I’ve seen two children suffering from asthma in the past month in my clinics, and someone else also wrote to me asking if I could give them any advice on this condition. I did publish this article about ten months ago, but in case you missed it, here it is again!
Asthma can be inherited, and is usually caused by an unknown allergy. It can be aggravated by infections such as colds, and by anxiety. During an asthma attack, the lung airways (or bronchi) contract, and a build-up of mucus in the tubes occurs. The patient experiences tightness in the chest, accompanied by breathlessness and wheezing. In acute phases it can be frightening, and in the case of a severe serious attack, medical help should be sought immediately.
Asthma is more common with boys, typically starting from 3 years as opposed to 8 years with girls. If allergies such as hay fever run in your family, then your child is more at risk. Babies who have recurrent colds, catarrh or eczema are more likely to develop asthma as they grow older. For a complete cure, a constitutional treatment by a qualified homeopath is essential, although this can take time.
Asthma attacks can be triggered by straightforward allergies – for example to cat hair – but they can also be caused by emotional upsets and stressful situations. The asthmatic child can be highly-strung, nervous and sensitive. Coughing and wheezing can also be caused by viral infections such as colds and bronchitis, and by genetic lung diseases such as cystic fibrosis. Depending on the symptoms, I find the homeopathic remedies Aconite, Arsenicum, Chamomilla, Ipecac, Nat Sulph and Pulsatilla can be useful.
There are many triggers for asthma, including as cigarette smoke, pollen and aerosol products, so it makes sense to such causes as far as possible. Other practical tips for minimising asthma attacks are as follows:
- Keep the child’s bedroom as clean as possible: regularly dust with a damp cloth.
- Drink plenty of pure, filtered water. Water helps to keep mucus secretions thin and loose, preventing them from becoming dry, sticky and difficult to clear from the lungs.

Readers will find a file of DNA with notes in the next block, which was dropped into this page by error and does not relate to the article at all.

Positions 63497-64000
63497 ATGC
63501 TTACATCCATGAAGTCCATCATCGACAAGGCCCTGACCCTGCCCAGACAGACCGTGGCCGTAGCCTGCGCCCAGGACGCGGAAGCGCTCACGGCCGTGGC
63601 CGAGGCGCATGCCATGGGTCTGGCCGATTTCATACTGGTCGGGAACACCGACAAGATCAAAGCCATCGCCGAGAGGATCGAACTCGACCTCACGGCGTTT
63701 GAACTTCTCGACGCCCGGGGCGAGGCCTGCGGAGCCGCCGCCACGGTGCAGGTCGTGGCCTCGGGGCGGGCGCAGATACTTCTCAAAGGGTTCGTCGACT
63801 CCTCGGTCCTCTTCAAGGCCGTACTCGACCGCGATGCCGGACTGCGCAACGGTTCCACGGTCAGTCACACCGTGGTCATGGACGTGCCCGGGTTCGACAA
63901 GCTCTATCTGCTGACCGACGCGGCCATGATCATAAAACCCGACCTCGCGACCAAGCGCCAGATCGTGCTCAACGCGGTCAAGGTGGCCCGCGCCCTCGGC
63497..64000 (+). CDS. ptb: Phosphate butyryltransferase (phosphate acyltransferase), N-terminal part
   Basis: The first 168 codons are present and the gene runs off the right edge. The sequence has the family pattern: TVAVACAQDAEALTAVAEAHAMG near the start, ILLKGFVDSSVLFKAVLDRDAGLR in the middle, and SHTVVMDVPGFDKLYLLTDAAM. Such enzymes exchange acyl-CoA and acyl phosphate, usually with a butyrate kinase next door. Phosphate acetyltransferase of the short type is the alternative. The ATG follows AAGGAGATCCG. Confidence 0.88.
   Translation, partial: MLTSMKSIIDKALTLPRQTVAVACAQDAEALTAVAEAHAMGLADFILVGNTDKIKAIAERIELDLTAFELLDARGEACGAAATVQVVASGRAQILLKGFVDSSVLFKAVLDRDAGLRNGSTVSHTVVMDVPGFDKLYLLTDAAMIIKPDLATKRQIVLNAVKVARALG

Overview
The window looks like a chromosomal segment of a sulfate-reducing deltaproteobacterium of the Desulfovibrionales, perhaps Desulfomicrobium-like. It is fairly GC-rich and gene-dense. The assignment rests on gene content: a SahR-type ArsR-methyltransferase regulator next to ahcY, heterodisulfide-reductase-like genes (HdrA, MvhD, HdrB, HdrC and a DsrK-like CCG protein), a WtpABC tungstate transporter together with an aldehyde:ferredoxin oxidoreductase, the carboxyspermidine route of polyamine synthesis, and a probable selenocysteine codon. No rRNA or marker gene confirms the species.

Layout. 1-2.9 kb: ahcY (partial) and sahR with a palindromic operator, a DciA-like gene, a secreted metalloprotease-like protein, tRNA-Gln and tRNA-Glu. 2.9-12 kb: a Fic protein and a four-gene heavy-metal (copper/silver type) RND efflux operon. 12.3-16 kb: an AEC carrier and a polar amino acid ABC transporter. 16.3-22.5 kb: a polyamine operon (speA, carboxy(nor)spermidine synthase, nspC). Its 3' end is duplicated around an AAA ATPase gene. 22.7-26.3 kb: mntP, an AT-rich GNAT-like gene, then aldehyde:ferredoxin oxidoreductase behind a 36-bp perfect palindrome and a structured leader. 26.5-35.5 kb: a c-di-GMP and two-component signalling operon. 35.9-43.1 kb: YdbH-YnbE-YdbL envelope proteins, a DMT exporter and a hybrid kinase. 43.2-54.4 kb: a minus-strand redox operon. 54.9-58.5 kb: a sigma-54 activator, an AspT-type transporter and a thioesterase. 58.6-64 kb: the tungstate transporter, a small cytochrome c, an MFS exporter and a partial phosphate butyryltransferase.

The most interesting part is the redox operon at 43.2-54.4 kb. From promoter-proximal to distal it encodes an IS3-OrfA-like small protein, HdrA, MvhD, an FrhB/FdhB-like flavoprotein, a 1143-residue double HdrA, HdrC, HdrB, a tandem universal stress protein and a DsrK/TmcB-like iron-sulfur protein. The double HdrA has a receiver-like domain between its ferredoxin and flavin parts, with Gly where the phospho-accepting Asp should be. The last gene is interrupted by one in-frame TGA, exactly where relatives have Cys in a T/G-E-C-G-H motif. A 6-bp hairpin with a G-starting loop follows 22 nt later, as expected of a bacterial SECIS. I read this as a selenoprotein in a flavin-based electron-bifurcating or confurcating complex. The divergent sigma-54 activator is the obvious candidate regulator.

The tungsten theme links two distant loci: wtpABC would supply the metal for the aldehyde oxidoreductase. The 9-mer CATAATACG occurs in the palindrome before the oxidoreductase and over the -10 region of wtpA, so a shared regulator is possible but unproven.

- A diet low in magnesium is associated with wheezing, so eat good sources of magnesium such as wholegrains, soya beans, shrimp and green, leafy vegetables.
- Fish oils from fatty fish such as mackerel, salmon, sardines and tuna are good for combating asthma: you can also take fish oil supplements.
- Onions, asparagus, turnips, cabbage and brussel sprouts appear to be beneficial for all kinds of respiratory disorders, including asthma.
- Try the following fresh juice blend: 4 oz/120g of raspberries, 4 oz/120g of strawberries and 1 orange. Take 120ml / day.
- Sunflower seeds are beneficial for asthmatics. Sprinkle ground-up seeds over natural yoghurt and honey, and into breakfast cereal.
- Emotional stress releasing massage once a week using 10 drops of lavender and roman chamomile essential oils in 10mls carrier oil.
- Yoga breathing methods strengthen the lungs and diaphragm. Get your child to place his hands on his abdomen and breath in slowly, feeling his stomach pushing out. Ask the child to hold this for a moment, then breath out slowly.
- Plunging the feet into a hot footbath can help to ease an attack.
- Reflexology point: try massaging the reflex area between the big toe and second toe on both feet.